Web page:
Luis et al v. RBC Capital Markets, LLC, No. 0:2016cv03873 - Document 42 (D. Minn. 2017)

Court Description: MEMORANDUM OPINION AND ORDER denying 22 Motion to Dismiss. (Written Opinion) Signed by Judge Susan Richard Nelson on 09/18/2017. (SMD)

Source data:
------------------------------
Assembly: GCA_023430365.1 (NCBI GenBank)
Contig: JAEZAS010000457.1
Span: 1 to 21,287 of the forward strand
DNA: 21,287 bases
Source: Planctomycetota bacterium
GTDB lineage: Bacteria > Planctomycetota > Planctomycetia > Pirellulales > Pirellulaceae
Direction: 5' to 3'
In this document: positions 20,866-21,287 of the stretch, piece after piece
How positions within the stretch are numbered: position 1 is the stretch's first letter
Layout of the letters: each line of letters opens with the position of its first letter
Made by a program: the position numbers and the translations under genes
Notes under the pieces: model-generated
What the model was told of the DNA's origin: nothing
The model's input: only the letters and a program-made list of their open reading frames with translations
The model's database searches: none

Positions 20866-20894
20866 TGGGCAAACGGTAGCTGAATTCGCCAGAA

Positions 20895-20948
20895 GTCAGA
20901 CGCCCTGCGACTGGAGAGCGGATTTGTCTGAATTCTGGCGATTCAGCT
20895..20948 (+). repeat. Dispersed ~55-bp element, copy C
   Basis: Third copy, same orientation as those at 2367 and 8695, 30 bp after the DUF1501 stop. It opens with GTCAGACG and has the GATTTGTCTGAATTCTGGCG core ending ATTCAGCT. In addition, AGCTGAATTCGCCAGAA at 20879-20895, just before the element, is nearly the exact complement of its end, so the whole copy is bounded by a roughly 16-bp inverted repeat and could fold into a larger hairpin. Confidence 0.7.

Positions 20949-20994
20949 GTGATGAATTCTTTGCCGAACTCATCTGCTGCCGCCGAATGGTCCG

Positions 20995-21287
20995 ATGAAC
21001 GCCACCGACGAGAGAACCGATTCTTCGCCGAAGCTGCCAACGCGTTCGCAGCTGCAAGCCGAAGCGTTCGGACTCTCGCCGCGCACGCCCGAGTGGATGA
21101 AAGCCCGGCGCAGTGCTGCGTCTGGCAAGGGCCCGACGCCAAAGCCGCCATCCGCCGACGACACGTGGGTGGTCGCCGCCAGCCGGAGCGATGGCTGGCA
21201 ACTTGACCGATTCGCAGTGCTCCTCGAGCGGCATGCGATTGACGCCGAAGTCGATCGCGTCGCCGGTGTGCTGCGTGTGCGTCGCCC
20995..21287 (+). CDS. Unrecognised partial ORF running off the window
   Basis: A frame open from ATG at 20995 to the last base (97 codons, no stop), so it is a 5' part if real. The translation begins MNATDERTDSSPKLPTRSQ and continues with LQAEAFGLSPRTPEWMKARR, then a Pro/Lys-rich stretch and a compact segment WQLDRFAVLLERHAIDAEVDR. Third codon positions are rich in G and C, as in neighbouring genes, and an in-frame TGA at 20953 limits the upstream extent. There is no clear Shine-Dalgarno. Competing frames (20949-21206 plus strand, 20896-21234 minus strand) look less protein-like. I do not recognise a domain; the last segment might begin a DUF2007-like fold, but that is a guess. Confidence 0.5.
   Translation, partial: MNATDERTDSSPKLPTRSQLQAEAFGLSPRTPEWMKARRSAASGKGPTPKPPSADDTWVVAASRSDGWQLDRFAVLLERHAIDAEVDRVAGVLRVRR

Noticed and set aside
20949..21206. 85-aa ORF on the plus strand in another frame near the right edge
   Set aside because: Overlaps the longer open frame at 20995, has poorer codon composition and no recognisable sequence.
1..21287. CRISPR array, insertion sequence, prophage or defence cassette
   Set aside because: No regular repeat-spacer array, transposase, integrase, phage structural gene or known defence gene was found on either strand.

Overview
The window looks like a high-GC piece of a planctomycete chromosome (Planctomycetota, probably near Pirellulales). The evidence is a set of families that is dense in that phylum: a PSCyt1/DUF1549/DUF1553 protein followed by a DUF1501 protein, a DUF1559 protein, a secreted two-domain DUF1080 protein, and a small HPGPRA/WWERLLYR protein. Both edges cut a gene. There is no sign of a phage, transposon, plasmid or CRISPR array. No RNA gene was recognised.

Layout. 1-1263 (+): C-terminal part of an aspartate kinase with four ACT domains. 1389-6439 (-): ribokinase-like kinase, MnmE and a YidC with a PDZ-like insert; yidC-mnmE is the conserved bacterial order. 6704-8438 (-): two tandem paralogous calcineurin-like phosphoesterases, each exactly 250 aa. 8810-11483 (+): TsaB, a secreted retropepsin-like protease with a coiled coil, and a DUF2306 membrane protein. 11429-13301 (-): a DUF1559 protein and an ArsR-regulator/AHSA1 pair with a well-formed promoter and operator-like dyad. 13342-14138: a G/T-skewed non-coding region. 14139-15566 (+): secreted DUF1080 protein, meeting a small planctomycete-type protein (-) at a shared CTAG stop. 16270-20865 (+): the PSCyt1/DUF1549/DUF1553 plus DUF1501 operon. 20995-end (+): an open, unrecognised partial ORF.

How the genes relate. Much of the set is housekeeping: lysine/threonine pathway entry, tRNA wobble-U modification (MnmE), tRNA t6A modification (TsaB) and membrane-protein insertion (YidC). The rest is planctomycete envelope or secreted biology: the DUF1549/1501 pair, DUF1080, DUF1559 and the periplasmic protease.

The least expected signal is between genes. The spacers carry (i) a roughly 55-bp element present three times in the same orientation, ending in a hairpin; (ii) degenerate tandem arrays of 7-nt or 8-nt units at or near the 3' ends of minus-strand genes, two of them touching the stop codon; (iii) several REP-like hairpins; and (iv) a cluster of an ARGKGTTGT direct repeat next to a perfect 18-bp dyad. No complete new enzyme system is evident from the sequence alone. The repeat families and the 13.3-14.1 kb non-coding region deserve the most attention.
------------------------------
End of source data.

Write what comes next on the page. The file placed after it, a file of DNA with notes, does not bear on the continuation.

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Luis et al v. RBC Capital Markets, LLC Doc. 42 UNITED STATES DISTRICT COURT DISTRICT OF MINNESOTA GARY and CARYL LUIS, GARY A. MENTZ, MICHAEL J. and MERRI L. VITSE, individually and on behalf of all others similarly situated, Plaintiffs, Case No. 0:16-cv-03873 (SRN/DTS) MEMORANDUM OPINION AND ORDER v. RBC CAPITAL MARKETS, LLC, Defendant. Daniel E. Gustafson, Daniel C. Hedlund, David A. Goodwin, and Eric S. Taubel, Gustafson Gluek PLLC, 120 South Sixth Street, Suite 2600, Minneapolis, Minnesota 55402, Gregg Martin Fishbein and Vernon J. Vander Weide, Lockridge Grindal Nauen PLLP, 100 Washington Avenue South, Suite 2200, Minneapolis, Minnesota 55401, Scott D. Hirsch, Scarlett & Hirsch, P.A., 7301 West Palmetto Park Road, Suite 207a, Boca Raton, Florida 33433, for Plaintiffs. Alex J. Kaplan and Andrew W. Stern, Sidley Austin LLP, 787 Seventh Avenue, New York, New York 10019, Clifford M. Greene and Sybil L. Dunlop, Greene Espel PLLP, 222 South Ninth Street, Suite 2200, Minneapolis, Minnesota 55402, for Defendant. SUSAN RICHARD NELSON, United States District Judge I. INTRODUCTION This action arises from a series of investments that Defendant RBC Capital Markets, LLC (“RBC”) made for Plaintiffs, involving security instruments called reverse controvertible notes, or RCNs. Before the Court is RBC’s Motion to Dismiss the Amended Complaint [Doc. No. 22]. For the reasons set forth below, RBC’s motion is denied. Dockets.Justia.com II. BACKGROUND A. Previous Related Litigation In a related previous action, a similar set of plaintiffs (which included current plaintiffs Gary and Caryl Luis) filed a class-action Complaint pleading seven claims based in Minnesota state law, including common law negligence, breach of fiduciary duty, and breach of contract. These plaintiffs alleged that RBC engaged in a series of actions designed to hide the true risk of these products from investors, while pushing them on individuals who had expressly indicated an unwillingness to partake in options trading. Luis v. RBC Capital Mkts., LLC, No. 16–cv–00175, 2016 WL 6022909, at *2 (D. Minn. Oct. 13, 2016). RBC moved the Court to dismiss the Complaint, arguing that it was precluded under the Securities Litigation Uniform Standards Act of 1998 (“SLUSA”), which precludes1 maintenance—in either federal or state court—of any “covered class action” based on state law and alleging either (a) a “misrepresentation or omission of a material fact” in connection with the purchase or sale of a covered security, or (b) the use or employment of any “manipulative or deceptive device or contrivance” in connection with the purchase or sale of a covered security. 15 U.S.C. § 78bb)f(1); see also 15 U.S.C. § 77p(b). This Court granted RBC’s motion and dismissed the complaint without prejudice. Luis, 2016 WL 6022909, at *8. 1 Although SLUSA is frequently referred to as a preemption statute, it is more properly labeled a preclusion statute, as it “does not itself displace state law with federal law but makes some state-law claims nonactionable through the class-action device in federal as well as state court.” Kircher v. Putnam Funds Tr., 547 U.S. 633, 636 n.1 (2006). 2 B. The Parties Plaintiffs in this matter are five individuals who opened investment accounts with RBC. (Am. Compl. [Doc. No. 18] ¶¶ 7-9.) They commenced this action on behalf of themselves and the following putative class: “All persons and entities to whom Defendant sold [RCNs] from January 1, 2008 to the present, whose written instructions to RBC did not authorize selling put options.”2 (Id. at ¶ 22.) Plaintiffs estimate that the putative class may ultimately consist of “several thousand” individuals. (Id. at ¶ 25.) Defendant RBC is a Minnesota limited liability company and a registered brokerdealer, which acted as the agent for the sale of the RCNs underlying this dispute. Luis, 2016 WL 6022909, at *1. RBC is a subsidiary of non-party Royal Bank of Canada, which issued the RCNs. Id. C. Plaintiffs’ Claim Plaintiffs’ Amended Complaint makes a single claim for breach of contract. (Am. Compl. ¶¶ 35-40.) Plaintiffs allege that each member of the putative class contracted with RBC to give limited authority for trading in put options, which excluded “uncovered” or “naked” put options like those embedded in RCNs. (Id. ¶¶ 2-4.) Plaintiffs either completed an Options Agreement, authorizing trade in some options but not uncovered or naked put 2 RCNs are a form of bond, consisting of a high-yield, short-term note of the issuer that is linked to the performance of an unrelated reference asset—generally a stock or basket of stocks. Luis, 2016 WL 6022909, at *1. RCNs thus contain two components—a debt instrument paying an above market interest rate (occasionally as high as 30%), and a derivative, in the form of a put option, that gives the issuer the right to repay principal to the investor in the form of a set amount of the underlying asset if the price of the underlying asset dips below a predetermined price. Id. It is this underlying option that gives RCNs 3 options, or, if they did not complete the Options Agreement, they authorized no options trading at all. (Id. at ¶ 4.) Despite these restrictions, Plaintiffs allege that RBC “caused Plaintiffs and other putative class members to issue/sell” RCNs to Royal Bank of Canada, RBC’s parent company, which then sold the RCNs in the private market. (Id. at ¶ 19.) When the price of the reference assets for the RCNs fell below the predetermined value, Plaintiffs were forced to purchase the reference stocks and lose the value of their original notes. (Id. at ¶¶ 18-19.) Plaintiffs allege that they collectively lost nearly $280,000 on their $327,126.49 investment in RCNs. (Id. at ¶¶ 7-9.) D. RBC’s Motion In its Motion to Dismiss, RBC argues that Plaintiffs’ Amended Complaint fails as a matter of law because it is precluded by SLUSA. (Mem. in Supp. of Def’s. Mot. to Dismiss the Am. Class Action Compl. [Doc. No. 24] (“Def’s. Mem.”) at 14-18.)3 In the alternative, RBC asserts that Plaintiffs do not plead sufficient facts to “ ‘state a claim to relief that is plausible on its face.’ ” (Def’s. Mem. at 21 (quoting Bell Atl. Corp. v. Twombly, 550 U.S. 544, 570 (2007).) III. DISCUSSION A. Standard of Review Under Rule 12(b)(6) of the Federal Rules of Civil Procedure, dismissal is warranted where a plaintiff “fail[s] to state a claim upon which relief can be granted.” When greater risk than a traditional bond, as an investor may ultimately lose all of his or her principal investment and be left with only a depreciated asset in return. Id. 3 All references to page numbers in this Opinion are those assigned by the CM/ECF system. 4 evaluating a motion to dismiss under Rule 12(b)(6), the Court assumes the facts in the complaint to be true and construes all reasonable inferences from those facts in the light most favorable to the plaintiff. Morton v. Becker, 793 F.2d 185, 187 (8th Cir. 1986). While ordinarily only the facts alleged in the complaint are considered in deciding a motion to dismiss, “materials attached to the complaint as exhibits may be considered,” Id., as well as public records, Levy v. Ohl, 477 F.3d 988, 991 (8th Cir. 2007). B. SLUSA RBC argues that Plaintiffs’ claim triggers SLUSA preclusion and therefore must be dismissed. In the Court’s previous order in the related action, the Court outlined relevant portions of the legislative history of SLUSA. See Luis, 2016 WL 6022909, at *3. In essence, it appears that Congress passed SLUSA to close a loophole that allowed classaction litigants to avoid the heightened pleading standards for federal securities-fraud claims by filing suits under state law. Id. (citing Merrill Lynch, Pierce, Fenner & Smith Inc. v. Dabit, 547 U.S. 71, 82 (2006)). In light of SLUSA's background, courts have interpreted its reach in an expansive fashion. The Supreme Court has declared that its passage reinforces Congress’ resolve that “[t]he magnitude of the federal interest in protecting the integrity and efficient operation of the market for nationally traded securities cannot be overstated.” Dabit, 547 U.S. at 78. Likewise, the Eighth Circuit has noted that “SLUSA should be read with the ‘presumption that Congress envisioned a broad construction.’ ” Siepel v. Bank of Am., N.A., 526 F.3d 1122, 1127 (8th Cir. 2008) (quoting Dabit, 547 U.S. at 86). Thus, SLUSA has even been read to “pre-empt[ ] state-law class-action claims for which federal law provides no private 5 remedy.” Dabit, 547 U.S. at 74. Taken together, these and other cases suggest that courts should err on the side of finding in favor of preclusion under SLUSA when the issue is a close one. The Eighth Circuit has developed a four-factor test for determining when a claim is precluded by SLUSA. Under this test, a party seeking to invoke SLUSA's application must demonstrate the following: (1) the action is a “covered class action”; (2) the action purports to be based on state law; (3) the action alleges that the defendant misrepresented or omitted a material fact (or used or employed a manipulative or deceptive device or contrivance); and (4) the action alleges that the defendant's misrepresentations or omissions of material fact were made “in connection with the purchase or sale of a covered security.” See Sofonia v. Principal Life Ins. Co., 465 F.3d 873, 876 (8th Cir. 2006); Green v. Ameritrade, Inc., 279 F.3d 590, 596 (8th Cir. 2002). As in the previous related case, it is clear that the first two factors are met here. See Luis, 2016 WL 6022909, at *3. Under SLUSA, a “covered class action” is essentially any lawsuit “in which damages are sought on behalf of more than 50 people.” Dabit, 547 U.S. at 83; see also 15 U.S.C. §§ 77p(f)(2)(A), 78bb(f)(5)(B)(i). Plaintiffs’ Amended Complaint contends that the putative class may number “several thousand or more,” and they seek damages on behalf of themselves and the putative class members. (Am. Compl. at ¶¶ 21, 25.) Thus, Plaintiffs’ action is a “covered class action” for SLUSA purposes. Likewise, because Plaintiffs’ breach of contract claim sounds in Minnesota common law, this action “purports to be based on state law.” Sofonia, 465 F.3d at 876. 6 Briefly jumping ahead, the fourth factor of the SLUSA test requires allegations that RBC’s misrepresentations or omissions were made “in connection with the purchase or sale of a covered security.” Sofonia, 465 F.3d at 876. In its previous order in the related case, the Court concluded that RBC’s alleged wrongdoing met this requirement. Luis, 2016 WL 6022909, at *5-7. Here, the circumstances underlying that determination are no different. The RCNs remain, under this Court’s interpretation, a “covered security,” see id., and Plaintiffs do not currently dispute that RBC’s alleged breach of contract was “in connection with” the purchase or sale of the RCNs. (See Pls’. Opp. to Def’s. Mot. to Dismiss [Doc. No. 32] (“Pls’. Mem.”).) Consequently, the Court’s SLUSA analysis turns on the third element: whether Plaintiffs allege “that the defendant misrepresented or omitted a material fact (or used or employed a manipulative or deceptive device or contrivance).” Sofonia, 465 F.3d at 876. In analyzing this requirement, the Eighth Circuit looks to the gravamen of the plaintiff’s complaint. See Dudek v. Prudential Secs., Inc., 295 F.3d 875, 879 (8th Cir. 2002). Thus, a court does not “rely on the names of the causes of action that the plaintiff alleges. Instead [it] look[s] at the substance of the allegations, based on a fair reading. SLUSA preemption is based on the conduct alleged, not the words used to describe the conduct.” Kutten v. Bank of Am., N.A., 530 F.3d 669, 670-71 (8th Cir. 2008) (citations omitted). The Eighth Circuit has barred claims that are facially unrelated to misrepresentations—such as those for breach of contract, breach of fiduciary duty, and negligence—when, at bottom, the essence of the complaint was an allegation of fraud. See 7 id.; Dudek, 295 F.3d 875. In Kutten v. Bank of America, N.A., the plaintiffs filed a complaint alleging, inter alia, breach of contract and breach of fiduciary duty arising from Bank of America’s practice of steering trust assets into a mutual fund substantially owned by the bank. 530 F.3d at 670. The plaintiffs stated that the bank breached its fiduciary duty by failing to “disclos[e] . . . certain information” and “failing to be candid.” Id. at 671. Seeing no relevant distinction between misrepresentation or omission and “failing to be honest” or failing to disclose, the court affirmed the district court’s dismissal of the complaint. Id. The Eighth Circuit also affirmed a dismissal in Dudek v. Prudential Securities, Inc., in which the plaintiffs alleged that Prudential Securities improperly marketed tax-deferred annuities to holders of accounts that already enjoyed tax-deferred status; the annuities thus provided a redundant benefit in exchange for higher fees. 295 F.3d at 877. Though the plaintiffs excised any mention of fraud, misrepresentation, and nondisclosure from their second complaint, the court noted that “the fact allegations in the two complaints are otherwise essentially the same. . . . [T]he essence of both complaints is the unlawful marketing of tax-deferred annuities, either by misrepresenting their suitability for taxdeferred retirement plains, or by failing to disclose their unsuitability for such accounts.” Id. at 879-80. But just as plaintiffs cannot avoid SLUSA through artful pleading, defendants may not “recast contract claims as fraud claims by arguing that they ‘really’ involve deception or misrepresentation.” Freeman Invs., L.P. v. Pac. Life Ins. Co., 704 F.3d 1110, 1116 (9th Cir. 2013); accord Holtz v. JPMorgan Chase Bank, N.A., 846 F.3d 928, 931 (7th Cir. 2017) 8 (stating that SLUSA will permit “genuine contract claims” to proceed, but affirming dismissal because the plaintiff “does not point to any explicit [contract] term that the Bank violated”). RBC argues that the gravamen of Plaintiffs’ claim is misrepresentation, because “RBC is alleged to have falsely represented in an ‘Options Client Agreement and Approval Form’ . . . that, if so instructed, RBC would not ‘cause’ Plaintiffs to invest funds in RCNs.” (Def’s. Mem. at 15). But RBC’s forced reading of Plaintiffs’ claim collapses the distinction between breach of contract and fraud. Cf. Mills v. Polar Molecular Corp., 12 F.3d 1170, 1176 (2d Cir. 1993) (“The failure to carry out a promise made in connection with a securities transaction is normally a breach of contract. It does not constitute fraud unless, when the promise was made, the defendant secretly intended not to perform or knew that he could not perform.”). Under RBC’s reasoning, any breach of contract claim would contain a misrepresentation, namely, that one party was misled to believe that the breaching party would actually perform the terms of the contract. Such a characterization improperly reads an intent to defraud into a cause of action that does not require it. Plaintiffs do not allege that RBC secretly intended to breach the contract when it was formed, and nothing about their allegations suggests that misrepresentation hides in the substance of the claim. Accordingly, Plaintiffs’ claim is not based on “a misrepresentation or omission of a material fact.” 15 U.S.C. § 78bb(f)(1)(A); see Sofonia, 465 F.3d at 876. Nor does Plaintiffs’ claim involve “a manipulative or deceptive device or contrivance.” 15 U.S.C. § 78bb(f)(1)(B); see Sofonia, 465 F.3d at 876. RBC asserts that Plaintiffs characterize RCNs as deceptive devices, by alleging that they are typically tied 9 “ ‘to a volatile stock,’ ” which here exposed Plaintiffs to “ ‘substantial risk’ ” while RBC was guaranteed to make a profit. (Def’s. Mem. at 18 (quoting Am. Compl. ¶¶ 6, 18).) But Plaintiffs do not dispute that RBC disclosed the risks associated with the RCNs, and their Amended Complaint does not allege otherwise. (See Pls’. Mem. at 22 (“Plaintiffs agree that RBC disclosed all facets of the RCN in its prospectuses and marketing and promotional materials concerning the embedded naked put options.”); Am. Compl. ¶¶ 1-6, 17-20.) Further, investment companies are paid to facilitate investments with varying degrees of risk. The mere fact that RBC was paid commissions for the sales of the high-risk RCNs does not make its practices inherently deceptive. In sum, Plaintiffs’ claim is distinct from those that have been precluded under SLUSA: Plaintiffs allege a contract with a specific obligation on the part of RBC, and they allege that RBC violated that obligation, breaching the contract. (Am. Compl. ¶¶ 35-40.) Crucially, this obligation is not an amorphous “duty to be honest” like the one that doomed the claims in Kutten and Dudek. Kutten, 530 F.3d at 671; Dudek, 295 F.3d at 879-80. Rather, Plaintiffs allege a specific obligation that RBC not sell or purchase options without Plaintiffs’ written authorization. (See Am. Compl. ¶¶ 4, 15, 37.) Accordingly, the Court finds that the third factor of the SLUSA test for preemption has not been met. For all of the foregoing reasons, the Court finds that Plaintiffs’ breach of contract claim is not precluded by SLUSA. C. Adequacy of Pleading RBC asserts that Plaintiffs’ allegations “sound in fraud,” and that Plaintiffs must therefore meet the heightened pleading standards of Fed. R. Civ. P. 9(b). (Def’s. Mem. at 10 21.) Federal Rule of Civil Procedure 9(b) states: “In alleging fraud or mistake, a party must state with particularity the circumstances constituting fraud or mistake. Malice, intent, knowledge, and other conditions of a person’s mind may be alleged generally.” But as the Court discussed above, Plaintiffs’ claim does not allege fraud, either explicitly or implicitly. Thus, Plaintiffs need only meet the pleading standard of Fed. R. Civ. P. 8(a)(2). Under Rule 8(a)(2) of the Federal Rules of Civil Procedure, a complaint “must contain . . . a short and plain statement of the claim showing that the pleader is entitled to relief.” Although the complaint need not contain “detailed factual allegations,” it must plead facts sufficient “to raise a right to relief above the speculative level.” Twombly, 550 U.S. at 555. Thus, to survive a motion to dismiss, the plaintiff’s “obligation to provide the grounds of his entitlement to relief requires more than labels and conclusions.” Benton v. Merrill Lynch & Co., Inc., 524 F.3d 866, 870 (8th Cir. 2008) (quotations and citation omitted). Rather, the complaint “must contain sufficient factual matter, accepted as true, to state a claim to relief that is plausible on its face.” Ashcroft v. Iqbal, 556 U.S. 662, 678 (2009) (quotation and citation omitted). RBC argues that Plaintiffs fail to meet either the 9(b) or the 8(a)(2) pleading standard, because the Amended Complaint does not “identify the RCNs they purchased, specify any recommendations made (or the circumstances in which RBC ‘caused’ Plaintiffs to purchase RCNs), instructions given, or the dates thereof.” (Def’s. Mem. at 21.) But as noted at the hearing on the instant motion, the Amended Complaint alleges that the contract with RBC prohibited the issuance of any RCNs without written authorization. (Hr’g Tr. of June 23, 2017 [Doc. No. 38], at 13-14; see also Am. Compl. ¶ 4.) Plaintiffs’ allegations 11 sufficiently apprise RBC of the nature of the claim. To the extent that RBC requires additional specificity, it presumably has access to its own transaction records and account statements. RBC further argues that Plaintiffs do not sufficiently allege the elements of a breach of contract claim. (Def’s. Mem. at 22-25.) “In order to state a claim for breach of contract, the plaintiff must show (1) formation of a contract, (2) performance by plaintiff of any conditions precedent to his right to demand performance by the defendant, and (3) breach of the contract by defendant.” Park Nicollet Clinic v. Hamann, 808 N.W.2d 828, 833 (Minn. 2011). RBC asserts that nothing in the Account Agreement or Options Agreement attached to Plaintiffs’ Amended Complaint prohibits RBC from making investments in RCNs, and that the section of the Options Agreement to which Plaintiffs refer was a nonbinding “compliance approval.” (Def’s. Mem. at 22-23.) Further, RBC states that Plaintiffs did not successfully plead that they performed all conditions precedent of the contract. (Id. at 2324.) The Court disagrees. Plaintiffs sufficiently allege that: (1) they formed contracts with RBC that indicated the instructions and authorizations necessary for RBC to buy or sell options in Plaintiffs’ accounts; (2) Plaintiffs fully performed their contractual obligations by paying RBC commissions or management fees; (3) RBC breached the parties’ contracts by issuing naked put options without acquiring Plaintiffs’ written authorizations, as required by the contracts; and (4) RBC’s actions caused Plaintiffs to suffer damages. (Am. Compl. ¶¶ 35-40.) Certainly, RBC construes the parties’ agreements differently, but Plaintiffs have plausibly alleged the elements of a breach of contract claim under Minnesota laws. See 12 Park Nicollet, 808 N.W.2d at 833. To the extent that RBC contends that Plaintiffs fail to plead the performance all conditions precedent, Plaintiffs’ allegations sufficiently acknowledge their performance, (see Am. Compl. ¶ 38), and RBC is free to assert in its Answer any alleged deficiencies in this regard. Therefore, assuming the facts in the complaint to be true and drawing all reasonable inferences from those facts in the light most favorable to Plaintiffs, as the Court is required to do here, Morton, 793 F.2d at 187, the Court concludes that Plaintiffs’ factual allegations sufficiently plead the elements of a breach of contract claim under Minnesota law. IV. CONCLUSION Based on the foregoing, and all the files, records, and proceedings herein, IT IS HEREBY ORDERED THAT Defendant’s Motion to Dismiss [Doc. No. 22] is DENIED, as detailed herein. Dated: September 18, 2017 s/Susan Richard Nelson SUSAN RICHARD NELSON United States District Judge 13